For several decades Rafael Capurro has been at the forefront of defining the relationship between information and modernity through both phenomenological and ethical formulations. In exploring both of these themes Capurro has re-vivified the transcultural and intercultural expressions of how we bring an understanding of information to bear on scientific knowledge production and intermediation. Capurro has long stressed the need to look deeply into how we contextualize the information problems that scientific society creates for us and to re-incorporate a pragmatic (...) dimension into our response that provides a balance to the cognitive turn in information science. -/- With contributions from 35 scholars from 15 countries, Information Cultures in the Digital Age focuses on the culture and philosophy of information, information ethics, the relationship of information to message, the historic and semiotic understanding of information, the relationship of information to power and the future of information education. This Festschrift seeks to celebrate Rafael Capurro’s important contribution to a global dialogue on how information conceptualisation, use and technology impact human culture and the ethical questions that arise from this dynamic relationship. (shrink)
Phil Gerrans comments on Proust's paper entitled 'Thinking of oneself as the same' raise two points; one has to do with the value of sceptical arguments about self-knowledge, the other with what a self can know of him/herself. These two comments are discussed. It is shown first that metacognition operates on content as well as on vehicles, which leaves every replica with her own numerical identity. Second, the homuncular fallacy is discussed as part of a response to the second (...) point. (shrink)
Philosophers have long been fascinated by the connection between cause and effect: are 'causes' things we can experience, or are they concepts provided by our minds? The study of causation goes back to Aristotle, but resurged with David Hume and Immanuel Kant, and is now one of the most important topics in metaphysics. Most of the recent work done in this area has attempted to place causation in a deterministic, scientific, worldview. But what about the unpredictable and chancey world we (...) actually live in: can one theory of causation cover all instances of cause and effect?Cause and Chance: Causation in an Indeterministic Worldis a collection of specially written papers by world-class metaphysicians. Its focus is the problem facing the 'reductionist' approach to causation: the attempt to cover all types of causation, deterministic and indeterministic, with one basic theory.Contributors: Stephen Barker, Helen Beebee, Phil Dowe, Dorothy Edgington, Doug Ehring, Chris Hitchcock, Igal Kwart, Paul Noordhof, Murali Ramachandran and Michael Tooley. (shrink)
Course Outline: § Main Goals: 1. To construct a theory of meaning (a semantics) as Tarski does with a theory of truth. 2. To argue that the meaning of a sentence is nothing but its truth conditions. 3. To argue that a characterization of a truth predicate describes the required kind of structure, and provides a clear and testable criterion of an adequate semantics for a natural language.
A particular thing is nothing but a bundle (a collection) of all its properties. Other than these properties (including spatial, temporal properties), there is nothing. [Space and time, being physical properties, are among the things that have to be constructed as bundles of universals.].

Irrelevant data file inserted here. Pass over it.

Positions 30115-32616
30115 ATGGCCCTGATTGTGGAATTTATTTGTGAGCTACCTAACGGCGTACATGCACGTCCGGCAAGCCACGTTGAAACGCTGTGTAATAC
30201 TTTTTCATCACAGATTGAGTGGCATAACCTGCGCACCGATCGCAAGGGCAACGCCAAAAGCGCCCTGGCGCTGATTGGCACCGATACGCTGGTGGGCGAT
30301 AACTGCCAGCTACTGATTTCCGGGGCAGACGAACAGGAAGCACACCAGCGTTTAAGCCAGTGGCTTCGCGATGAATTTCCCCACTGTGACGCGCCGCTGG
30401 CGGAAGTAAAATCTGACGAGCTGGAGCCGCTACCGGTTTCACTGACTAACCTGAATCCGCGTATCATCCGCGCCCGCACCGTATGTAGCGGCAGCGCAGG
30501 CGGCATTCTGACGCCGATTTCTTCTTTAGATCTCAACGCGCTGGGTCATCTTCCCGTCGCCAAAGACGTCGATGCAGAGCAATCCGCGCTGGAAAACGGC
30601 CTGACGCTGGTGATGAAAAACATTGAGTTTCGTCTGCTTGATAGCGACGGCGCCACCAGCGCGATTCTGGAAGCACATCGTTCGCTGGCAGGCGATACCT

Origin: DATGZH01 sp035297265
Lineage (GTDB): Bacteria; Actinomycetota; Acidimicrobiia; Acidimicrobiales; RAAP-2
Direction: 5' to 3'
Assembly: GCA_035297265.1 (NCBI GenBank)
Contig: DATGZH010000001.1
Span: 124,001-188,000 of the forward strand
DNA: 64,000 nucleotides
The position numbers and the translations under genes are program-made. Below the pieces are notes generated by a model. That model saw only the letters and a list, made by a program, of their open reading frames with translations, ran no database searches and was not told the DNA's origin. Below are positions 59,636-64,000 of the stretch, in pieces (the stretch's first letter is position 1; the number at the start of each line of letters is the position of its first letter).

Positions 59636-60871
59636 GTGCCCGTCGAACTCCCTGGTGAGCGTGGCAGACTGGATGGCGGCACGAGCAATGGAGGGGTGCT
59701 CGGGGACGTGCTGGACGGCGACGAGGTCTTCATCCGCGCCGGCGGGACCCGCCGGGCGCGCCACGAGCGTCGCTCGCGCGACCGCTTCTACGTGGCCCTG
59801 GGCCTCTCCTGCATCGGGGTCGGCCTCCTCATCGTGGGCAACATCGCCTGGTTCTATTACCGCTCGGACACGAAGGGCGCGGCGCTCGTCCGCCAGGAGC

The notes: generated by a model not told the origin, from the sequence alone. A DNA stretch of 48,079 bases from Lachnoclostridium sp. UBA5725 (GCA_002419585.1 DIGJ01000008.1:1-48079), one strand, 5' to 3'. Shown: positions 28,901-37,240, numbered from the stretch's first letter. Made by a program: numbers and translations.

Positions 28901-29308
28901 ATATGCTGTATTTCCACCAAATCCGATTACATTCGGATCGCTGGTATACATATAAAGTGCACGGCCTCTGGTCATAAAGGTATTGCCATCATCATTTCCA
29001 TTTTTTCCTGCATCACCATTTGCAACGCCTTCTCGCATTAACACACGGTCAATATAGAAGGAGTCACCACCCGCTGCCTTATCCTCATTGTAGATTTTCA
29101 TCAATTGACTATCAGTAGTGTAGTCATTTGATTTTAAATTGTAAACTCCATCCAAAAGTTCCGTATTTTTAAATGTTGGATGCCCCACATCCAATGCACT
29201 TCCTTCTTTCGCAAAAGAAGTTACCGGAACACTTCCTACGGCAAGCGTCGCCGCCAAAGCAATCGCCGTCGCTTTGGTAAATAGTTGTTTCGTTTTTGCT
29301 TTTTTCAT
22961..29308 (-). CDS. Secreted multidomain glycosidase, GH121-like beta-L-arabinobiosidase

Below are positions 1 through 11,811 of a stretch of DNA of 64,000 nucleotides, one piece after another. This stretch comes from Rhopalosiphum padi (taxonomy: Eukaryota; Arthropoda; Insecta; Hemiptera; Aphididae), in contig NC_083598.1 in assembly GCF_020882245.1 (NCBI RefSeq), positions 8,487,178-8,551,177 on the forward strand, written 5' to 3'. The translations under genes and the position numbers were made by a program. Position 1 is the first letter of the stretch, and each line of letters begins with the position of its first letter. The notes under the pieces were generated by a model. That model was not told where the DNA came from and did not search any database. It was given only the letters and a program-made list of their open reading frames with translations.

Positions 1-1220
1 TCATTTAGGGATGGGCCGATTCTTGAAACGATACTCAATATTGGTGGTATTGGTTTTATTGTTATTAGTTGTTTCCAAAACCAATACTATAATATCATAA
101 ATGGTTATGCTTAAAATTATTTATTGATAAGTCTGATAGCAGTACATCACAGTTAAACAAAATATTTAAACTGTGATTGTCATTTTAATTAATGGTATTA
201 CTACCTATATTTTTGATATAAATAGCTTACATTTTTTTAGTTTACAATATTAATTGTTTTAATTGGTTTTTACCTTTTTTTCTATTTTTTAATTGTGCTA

Q. Sept. Florent. Tertulliani Opera ex recensione Aug. Reifferscheid et Georg Wissowa. Pars I. Vienna, Tempsky, 1890. Mk. 15.60. Patristische Studien I. II. III. IV. By Dr. Wilhelm von Hartel. Vienna, Tempsky, 1890. Mk. 5.80. Studia Ecclesiastica. Tertullianus. I. Critica et Interpretatoria scripsit DR. J. Van Der Vliet. Leyden, Brill, 1891. 2s. 6d. Gai Vetti Aquiliai Juvenci Evangeliorum Libri Quattuor. Ed. J. Huemer, Vienna, 1891. Mk. 7. 20. Ueber das Evangelienbuch des Juvencus in seinem Verhältniss zum Bibeltext. By K. Marold. (...) [Zeitschrift für wissenschaftliclie Theologie, 1890, pp. 329–341.] Geschichte der Christlich-lateinisehen Poesie. By M. Manitius. Stuttgart, 1891. 12 Mk. (shrink)
Write a short paper, approximately 6-8 pages, on one of the following topics. (Some of these topics could also be considered for the longer paper. Some might be better suited for a short paper and some might be better suited for a long paper, but most could be adapted (narrowed or expanded) to work for either purpose.) It is possible to write on another topic, if you prefer, but it is necessary to meet with me in advance and to agree (...) on the contours of an alternate topic. This paper is due in class on Wednesday, May 2. (Students wishing to write the longer paper first should consult with me to okay their topic and set up a different timetable.) Students are welcome to consult me on the topics and readings associated with their papers. (shrink)
The seminar is intended as an introduction to vagueness. We'll survey some prominent accounts of vagueness, so that people get a sense of what `accounting for vagueness' is all about, and why it's hard.
Professor JeeLoo Liu § Metaphysical Realism ___ The view that large stretches of reality do not depend on our conceptual and theoretical choices for existing and being what they are. Or: ___ The view that vast stretches of reality are what they are absolutely, not in any way relative to certain conceptual-theoretical choices that have equally viable alternatives. ___ It is sensible because it recognizes that some stretches of reality do conform to the account anti-realism gives of the whole of (...) reality. (shrink)